WASHINGTON — For the first time in almost 100 years, members of the House of Representatives left the floor on the first day of a new Congress, not knowing who the speaker of the House would be.
Rep. Kevin McCarthy (R-Calif.) failed on three separate votes on the House floor to secure the needed majority of all House members to give him the speaker’s gavel, blocked by a group of right-wing Republicans and all House Democrats.
In the first two votes, McCarthy lost 19 Republicans, falling 15 votes short of the 218 he needed to win. The third time, 20 Republicans voted for someone other than McCarthy.
Though it may not be a permanent setback, McCarthy’s failure to win the speakership on the first vote is historic. The House hasn’t needed more than one ballot to elect a speaker since December 1923, according to the Congressional Research Service.
The House can’t function without a speaker, so members will have to cast ballots again. The three votes took place over a period of four hours. At least one more vote will come Wednesday after lawmakers agreed by voice vote to adjourn until noon.
McCarthy knew he would lose the first vote. In a party meeting Tuesday morning, McCarthy told his colleagues that he’d earned the job — and that the House would keep voting until he wins.
“We may have a battle on the floor, but the battle is for the conference and the country, and that’s fine with me,” McCarthy told reporters after the meeting.
Rep. Andy Biggs (R-Ariz.) offered himself as an alternative to McCarthy, even though he badly lost an internal election among the House Republican Conference in November. Biggs got 10 votes from Republicans on the first ballot, while Rep. Jim Jordan (R-Ohio) got most of the rest of the anti-McCarthy GOP members.
On the second ballot, the Republicans who oppose McCarthy all supported Jordan, even though Jordan himself has enthusiastically backed McCarthy. The switch to Jordan had no effect on the outcome. On the third ballot, Rep. Byron Donalds (R-Fla.) voted for Jordan after having voted for McCarthy the first two times.
Democrats, for their part, all voted for Rep. Hakeem Jeffries (D-N.Y.), who is slated to become the minority leader. Democrats murmured and laughed each time a Republican announced a vote for someone other than McCarthy.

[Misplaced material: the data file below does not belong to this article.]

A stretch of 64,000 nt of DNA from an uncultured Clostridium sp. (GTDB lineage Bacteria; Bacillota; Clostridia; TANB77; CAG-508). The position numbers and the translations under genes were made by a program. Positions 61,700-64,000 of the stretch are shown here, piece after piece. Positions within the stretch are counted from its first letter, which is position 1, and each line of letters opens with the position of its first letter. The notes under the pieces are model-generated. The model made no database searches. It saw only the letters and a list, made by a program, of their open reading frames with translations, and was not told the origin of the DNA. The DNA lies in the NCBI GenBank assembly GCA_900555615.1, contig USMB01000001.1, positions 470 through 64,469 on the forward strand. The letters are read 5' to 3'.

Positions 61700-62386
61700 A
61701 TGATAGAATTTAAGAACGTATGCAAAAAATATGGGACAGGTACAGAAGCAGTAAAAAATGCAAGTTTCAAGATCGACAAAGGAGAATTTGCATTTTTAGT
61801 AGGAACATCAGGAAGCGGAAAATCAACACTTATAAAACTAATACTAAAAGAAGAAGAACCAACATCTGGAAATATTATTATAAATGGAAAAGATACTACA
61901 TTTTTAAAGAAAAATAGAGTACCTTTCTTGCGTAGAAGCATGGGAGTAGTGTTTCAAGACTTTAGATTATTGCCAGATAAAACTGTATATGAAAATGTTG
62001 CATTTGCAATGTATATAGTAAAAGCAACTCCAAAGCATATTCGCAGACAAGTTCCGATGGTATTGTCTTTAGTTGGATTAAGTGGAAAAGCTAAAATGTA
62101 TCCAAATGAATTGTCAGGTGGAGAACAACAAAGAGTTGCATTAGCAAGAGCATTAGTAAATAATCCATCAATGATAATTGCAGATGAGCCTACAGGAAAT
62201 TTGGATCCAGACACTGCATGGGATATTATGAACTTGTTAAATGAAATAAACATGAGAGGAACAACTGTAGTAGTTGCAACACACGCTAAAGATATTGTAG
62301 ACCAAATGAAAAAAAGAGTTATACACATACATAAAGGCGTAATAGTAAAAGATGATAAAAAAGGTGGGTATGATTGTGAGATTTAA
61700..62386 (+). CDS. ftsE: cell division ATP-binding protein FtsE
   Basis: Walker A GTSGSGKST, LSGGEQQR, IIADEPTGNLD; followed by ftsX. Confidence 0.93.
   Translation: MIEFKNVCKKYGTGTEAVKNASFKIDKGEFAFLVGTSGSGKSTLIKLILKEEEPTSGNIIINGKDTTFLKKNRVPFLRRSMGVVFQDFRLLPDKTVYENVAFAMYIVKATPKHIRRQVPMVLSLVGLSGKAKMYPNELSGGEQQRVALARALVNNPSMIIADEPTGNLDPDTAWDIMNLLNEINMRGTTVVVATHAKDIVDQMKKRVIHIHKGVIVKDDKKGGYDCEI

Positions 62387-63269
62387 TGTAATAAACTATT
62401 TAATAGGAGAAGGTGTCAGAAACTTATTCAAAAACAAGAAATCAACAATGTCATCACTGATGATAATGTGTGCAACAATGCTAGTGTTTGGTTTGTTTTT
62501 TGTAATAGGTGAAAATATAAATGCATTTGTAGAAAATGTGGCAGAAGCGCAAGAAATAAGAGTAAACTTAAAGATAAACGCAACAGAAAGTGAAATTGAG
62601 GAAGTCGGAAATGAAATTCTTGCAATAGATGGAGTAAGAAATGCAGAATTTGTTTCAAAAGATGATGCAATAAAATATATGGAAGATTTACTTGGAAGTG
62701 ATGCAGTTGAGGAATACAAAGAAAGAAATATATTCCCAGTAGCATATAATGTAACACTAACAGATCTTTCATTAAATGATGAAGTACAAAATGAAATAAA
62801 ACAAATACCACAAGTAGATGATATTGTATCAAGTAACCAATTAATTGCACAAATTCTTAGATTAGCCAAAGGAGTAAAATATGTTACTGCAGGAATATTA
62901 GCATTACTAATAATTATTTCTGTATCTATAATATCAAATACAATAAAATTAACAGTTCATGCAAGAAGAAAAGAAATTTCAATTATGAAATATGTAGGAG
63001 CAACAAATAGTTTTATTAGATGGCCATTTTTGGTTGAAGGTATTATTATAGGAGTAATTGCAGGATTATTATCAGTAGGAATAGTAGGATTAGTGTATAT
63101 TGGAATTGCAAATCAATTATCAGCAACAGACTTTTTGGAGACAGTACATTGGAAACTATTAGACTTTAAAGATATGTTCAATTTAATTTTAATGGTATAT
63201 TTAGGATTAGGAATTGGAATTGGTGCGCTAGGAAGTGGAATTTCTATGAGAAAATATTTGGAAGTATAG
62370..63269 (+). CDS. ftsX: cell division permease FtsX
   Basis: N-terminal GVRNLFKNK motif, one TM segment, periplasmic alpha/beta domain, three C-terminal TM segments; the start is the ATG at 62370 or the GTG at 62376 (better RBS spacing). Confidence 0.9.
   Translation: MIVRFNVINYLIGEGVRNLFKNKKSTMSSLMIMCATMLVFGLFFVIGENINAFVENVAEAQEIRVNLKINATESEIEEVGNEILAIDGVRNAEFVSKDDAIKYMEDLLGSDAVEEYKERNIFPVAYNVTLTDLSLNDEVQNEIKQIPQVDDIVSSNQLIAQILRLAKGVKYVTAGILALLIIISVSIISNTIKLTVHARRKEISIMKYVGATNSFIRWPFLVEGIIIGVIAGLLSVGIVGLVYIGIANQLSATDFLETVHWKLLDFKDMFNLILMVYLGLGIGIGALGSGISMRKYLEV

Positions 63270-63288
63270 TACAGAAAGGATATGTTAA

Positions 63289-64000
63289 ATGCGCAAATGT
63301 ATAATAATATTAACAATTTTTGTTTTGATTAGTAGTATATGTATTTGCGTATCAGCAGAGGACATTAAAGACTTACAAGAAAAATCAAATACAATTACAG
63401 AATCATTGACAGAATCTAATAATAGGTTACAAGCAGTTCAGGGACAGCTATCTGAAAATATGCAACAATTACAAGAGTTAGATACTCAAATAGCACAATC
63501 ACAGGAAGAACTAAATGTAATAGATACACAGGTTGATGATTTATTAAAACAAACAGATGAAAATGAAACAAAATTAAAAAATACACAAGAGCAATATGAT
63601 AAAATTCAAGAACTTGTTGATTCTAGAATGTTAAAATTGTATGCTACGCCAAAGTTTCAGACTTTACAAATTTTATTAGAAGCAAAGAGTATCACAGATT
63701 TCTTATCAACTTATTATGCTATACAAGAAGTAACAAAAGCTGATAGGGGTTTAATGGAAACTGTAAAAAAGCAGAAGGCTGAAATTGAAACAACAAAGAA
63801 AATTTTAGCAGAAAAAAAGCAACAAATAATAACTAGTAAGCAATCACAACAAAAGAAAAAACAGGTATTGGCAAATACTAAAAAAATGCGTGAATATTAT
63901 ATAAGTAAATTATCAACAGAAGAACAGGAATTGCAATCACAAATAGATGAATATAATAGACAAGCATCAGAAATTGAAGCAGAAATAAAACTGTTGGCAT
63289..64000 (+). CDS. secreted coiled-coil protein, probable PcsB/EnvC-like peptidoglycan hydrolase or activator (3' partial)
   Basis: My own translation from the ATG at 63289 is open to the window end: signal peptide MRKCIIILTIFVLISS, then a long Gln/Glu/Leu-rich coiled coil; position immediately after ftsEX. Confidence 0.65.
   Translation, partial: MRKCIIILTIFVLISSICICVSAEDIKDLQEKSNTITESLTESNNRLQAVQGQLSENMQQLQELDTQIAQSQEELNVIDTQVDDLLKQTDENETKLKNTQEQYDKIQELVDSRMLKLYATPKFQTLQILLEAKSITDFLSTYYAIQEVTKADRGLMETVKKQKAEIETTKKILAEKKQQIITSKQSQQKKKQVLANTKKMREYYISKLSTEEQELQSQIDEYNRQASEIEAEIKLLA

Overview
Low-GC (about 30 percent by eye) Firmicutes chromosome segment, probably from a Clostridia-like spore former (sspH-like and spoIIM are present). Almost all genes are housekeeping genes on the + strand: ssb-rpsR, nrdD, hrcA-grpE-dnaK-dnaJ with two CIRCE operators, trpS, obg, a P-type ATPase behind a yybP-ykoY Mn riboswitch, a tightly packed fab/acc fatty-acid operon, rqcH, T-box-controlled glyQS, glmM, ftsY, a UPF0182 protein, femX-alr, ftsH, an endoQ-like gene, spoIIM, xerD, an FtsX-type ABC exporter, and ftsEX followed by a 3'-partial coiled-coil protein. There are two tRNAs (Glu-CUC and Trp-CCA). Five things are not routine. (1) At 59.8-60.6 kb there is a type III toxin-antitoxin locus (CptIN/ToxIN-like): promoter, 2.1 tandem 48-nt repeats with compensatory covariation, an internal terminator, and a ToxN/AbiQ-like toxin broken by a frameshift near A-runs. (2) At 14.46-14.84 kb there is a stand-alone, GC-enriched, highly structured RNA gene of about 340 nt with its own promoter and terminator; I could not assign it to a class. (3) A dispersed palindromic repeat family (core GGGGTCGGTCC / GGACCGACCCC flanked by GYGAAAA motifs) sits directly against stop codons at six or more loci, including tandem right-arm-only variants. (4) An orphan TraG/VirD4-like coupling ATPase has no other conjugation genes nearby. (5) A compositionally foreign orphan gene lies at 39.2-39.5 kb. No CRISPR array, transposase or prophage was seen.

Biggs has led the anti-McCarthy faction along with Rep. Scott Perry (R-Pa.), who chairs the House Freedom Caucus, plus Reps. Bob Good (R-Va.), Matt Gaetz (R-Fla.), Ralph Norman (R-S.C.) and Matt Rosendale (R-Mont.), all of whom belong to the caucus.
Good said Monday that a consensus candidate would emerge on a second ballot but declined to name that person in a Fox News interview. Apparently, the alternative candidate was Jordan, even though Jordan has no path to the speakership because moderates won’t support him. Good said the process could last a few hours ― or days.
McCarthy’s strategy seems to be to hold votes until his detractors back down on their own or buckle under pressure from the rest of the conference. But since he lost an additional vote on the third ballot, this approach does not seem to be working.
“I have the record for the longest speech ever on the floor,” McCarthy said before the vote. “I don’t have a problem getting a record for the most votes for speaker, too.”
Ostensibly, the Freedom Caucus members have challenged McCarthy because he won’t fight hard enough against President Joe Biden’s administration, and they want to empower rank-and-file lawmakers in a chamber that for years has been dominated by the speaker, who controls when the House votes and what bills reach the floor.
But the group is better known for causing chaos and openly advocating for government shutdowns. Biggs and Perry sought to help former President Donald Trump subvert the will of the American people when they voted to overturn the 2020 election results. To that same end, Norman wanted the White House to declare “Marshall Law.”
Additional reporting by Jonathan Nicholson.